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Kahaluʻu Taro Loʻi facts for kids

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Kahaluʻu Taro Loʻi Historic District
Terrace walls overgrown by hau trees
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Nearest city W of western end of Hui Kelu St., Kāneʻohe, Hawaiʻi
Area 22 acres (8.9 ha)
NRHP reference No. 73000669
Added to NRHP March 14, 1973

The Kahaluʻu Taro Loʻi Historic District, also known as the ʻĀhuimanu Taro Complex, in Kahaluʻu on the windward side of Oʻahu, is the most complex and largest intact system of terraces for growing wetland taro on Oʻahu. It contains at least 18 loʻi (pondfield) terraces once watered by ʻĀhuimanu Stream and associated ʻauwai (irrigation ditches) over about 25 acres (100,000 m2) that start from headwaters just below the cliffs of the Koʻolau Range. It was added to the National Register of Historic Places in 1973, after windward residents raised concerns about development plans in the area. The Kahaluu Fish Pond was also added to the National Register at that time.

The terraces are roughly rectangular in shape and average 5 by 10 meters in size, with front facings of stacked stone ranging up to 2 meters or more in height. The pondfields have all been silted in and are often obscured by heavy overgrowth of hau, mango, and guava trees, but they have withstood many generations of heavy rainfall on steeply sloping hillsides, in silent testimony to ancient Hawaiian expertise in irrigation and flood control. In 1973, a University of Hawaiʻi archaeology program field school excavated soil profiles from the terraces, and the site was cleared during the 1980s, but the State of Hawaiʻi Historic Preservation Division is now seeking community organizations willing to clear the site and make it operational again.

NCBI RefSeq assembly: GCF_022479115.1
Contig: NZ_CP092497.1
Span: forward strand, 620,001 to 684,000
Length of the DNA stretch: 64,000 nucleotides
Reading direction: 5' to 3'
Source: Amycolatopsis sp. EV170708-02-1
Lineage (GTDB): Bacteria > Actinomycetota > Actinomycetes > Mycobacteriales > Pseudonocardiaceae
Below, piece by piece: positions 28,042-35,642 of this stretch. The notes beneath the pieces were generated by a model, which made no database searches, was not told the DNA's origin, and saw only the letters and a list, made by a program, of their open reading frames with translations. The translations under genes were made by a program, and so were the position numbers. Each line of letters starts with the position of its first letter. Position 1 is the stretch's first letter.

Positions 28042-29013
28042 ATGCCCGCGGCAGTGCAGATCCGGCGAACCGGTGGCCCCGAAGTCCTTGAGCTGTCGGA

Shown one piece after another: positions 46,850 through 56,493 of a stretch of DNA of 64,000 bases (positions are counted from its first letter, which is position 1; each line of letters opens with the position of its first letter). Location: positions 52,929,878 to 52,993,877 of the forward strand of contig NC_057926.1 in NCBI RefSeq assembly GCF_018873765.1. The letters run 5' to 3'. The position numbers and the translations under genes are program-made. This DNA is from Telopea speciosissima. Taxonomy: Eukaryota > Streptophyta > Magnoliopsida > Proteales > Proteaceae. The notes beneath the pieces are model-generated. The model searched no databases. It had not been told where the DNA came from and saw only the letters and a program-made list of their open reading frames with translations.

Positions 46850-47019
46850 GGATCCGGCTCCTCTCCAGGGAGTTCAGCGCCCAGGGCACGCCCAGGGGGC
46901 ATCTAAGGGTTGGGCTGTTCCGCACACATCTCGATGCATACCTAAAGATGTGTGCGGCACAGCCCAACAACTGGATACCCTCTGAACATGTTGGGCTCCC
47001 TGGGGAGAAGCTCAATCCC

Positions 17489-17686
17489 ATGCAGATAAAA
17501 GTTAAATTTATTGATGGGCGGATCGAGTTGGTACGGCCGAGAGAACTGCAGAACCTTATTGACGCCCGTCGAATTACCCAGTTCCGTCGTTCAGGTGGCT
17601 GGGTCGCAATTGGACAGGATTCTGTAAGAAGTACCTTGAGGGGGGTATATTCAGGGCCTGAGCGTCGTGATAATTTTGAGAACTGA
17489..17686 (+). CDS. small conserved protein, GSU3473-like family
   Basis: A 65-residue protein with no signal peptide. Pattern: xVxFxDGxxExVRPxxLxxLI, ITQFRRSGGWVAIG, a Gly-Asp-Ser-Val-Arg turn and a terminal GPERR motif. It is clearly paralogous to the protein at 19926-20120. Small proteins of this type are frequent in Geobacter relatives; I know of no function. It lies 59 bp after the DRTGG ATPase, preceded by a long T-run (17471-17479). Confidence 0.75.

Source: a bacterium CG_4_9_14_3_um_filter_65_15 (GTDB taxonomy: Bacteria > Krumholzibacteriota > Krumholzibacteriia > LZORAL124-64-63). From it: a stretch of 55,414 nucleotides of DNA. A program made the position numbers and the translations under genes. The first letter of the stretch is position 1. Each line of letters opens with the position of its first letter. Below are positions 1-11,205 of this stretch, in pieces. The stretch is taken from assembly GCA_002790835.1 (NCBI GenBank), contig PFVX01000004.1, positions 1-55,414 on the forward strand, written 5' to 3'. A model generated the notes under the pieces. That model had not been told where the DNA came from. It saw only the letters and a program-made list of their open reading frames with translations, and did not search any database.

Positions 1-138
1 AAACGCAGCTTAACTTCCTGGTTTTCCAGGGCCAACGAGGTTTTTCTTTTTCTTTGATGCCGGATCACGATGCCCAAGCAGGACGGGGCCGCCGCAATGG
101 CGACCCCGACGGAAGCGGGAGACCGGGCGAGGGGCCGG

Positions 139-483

The site is owned by Temple Valley Corp., which has continued to develop new houses around it. At the time of the NRHP nomination, the Historic District was said to lie 900 meters west of the west end of Hui Kelu Street and to be accessible via an abandoned jeep road. Even as late as July 1996, a hiker described returning via the jeep road. But Hui Kelu Street has since been extended across ʻĀhuimanu Stream, where the hiking trail begins, and the lower portion of the jeep road is now Heno Place.


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